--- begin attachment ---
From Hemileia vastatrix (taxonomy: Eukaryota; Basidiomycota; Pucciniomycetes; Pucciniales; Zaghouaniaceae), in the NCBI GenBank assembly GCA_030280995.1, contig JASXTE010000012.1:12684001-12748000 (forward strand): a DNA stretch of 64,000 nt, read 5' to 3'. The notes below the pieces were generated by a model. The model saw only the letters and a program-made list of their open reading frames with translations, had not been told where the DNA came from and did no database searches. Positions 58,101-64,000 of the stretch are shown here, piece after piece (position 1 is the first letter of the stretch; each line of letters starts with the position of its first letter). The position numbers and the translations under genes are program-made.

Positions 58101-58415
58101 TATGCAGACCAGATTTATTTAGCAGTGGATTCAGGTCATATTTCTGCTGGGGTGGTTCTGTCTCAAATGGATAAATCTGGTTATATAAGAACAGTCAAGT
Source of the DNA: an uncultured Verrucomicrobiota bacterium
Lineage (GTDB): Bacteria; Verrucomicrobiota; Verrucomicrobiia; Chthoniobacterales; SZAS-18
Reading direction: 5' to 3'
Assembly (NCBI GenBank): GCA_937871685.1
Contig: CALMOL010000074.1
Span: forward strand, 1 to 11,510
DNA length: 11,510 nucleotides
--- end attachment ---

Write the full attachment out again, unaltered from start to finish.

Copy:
From Hemileia vastatrix (taxonomy: Eukaryota; Basidiomycota; Pucciniomycetes; Pucciniales; Zaghouaniaceae), in the NCBI GenBank assembly GCA_030280995.1, contig JASXTE010000012.1:12684001-12748000 (forward strand): a DNA stretch of 64,000 nt, read 5' to 3'. The notes below the pieces were generated by a model. The model saw only the letters and a program-made list of their open reading frames with translations, had not been told where the DNA came from and did no database searches. Positions 58,101-64,000 of the stretch are shown here, piece after piece (position 1 is the first letter of the stretch; each line of letters starts with the position of its first letter). The position numbers and the translations under genes are program-made.

Positions 58101-58415
58101 TATGCAGACCAGATTTATTTAGCAGTGGATTCAGGTCATATTTCTGCTGGGGTGGTTCTGTCTCAAATGGATAAATCTGGTTATATAAGAACAGTCAAGT
Source of the DNA: an uncultured Verrucomicrobiota bacterium
Lineage (GTDB): Bacteria; Verrucomicrobiota; Verrucomicrobiia; Chthoniobacterales; SZAS-18
Reading direction: 5' to 3'
Assembly (NCBI GenBank): GCA_937871685.1
Contig: CALMOL010000074.1
Span: forward strand, 1 to 11,510
DNA length: 11,510 nucleotides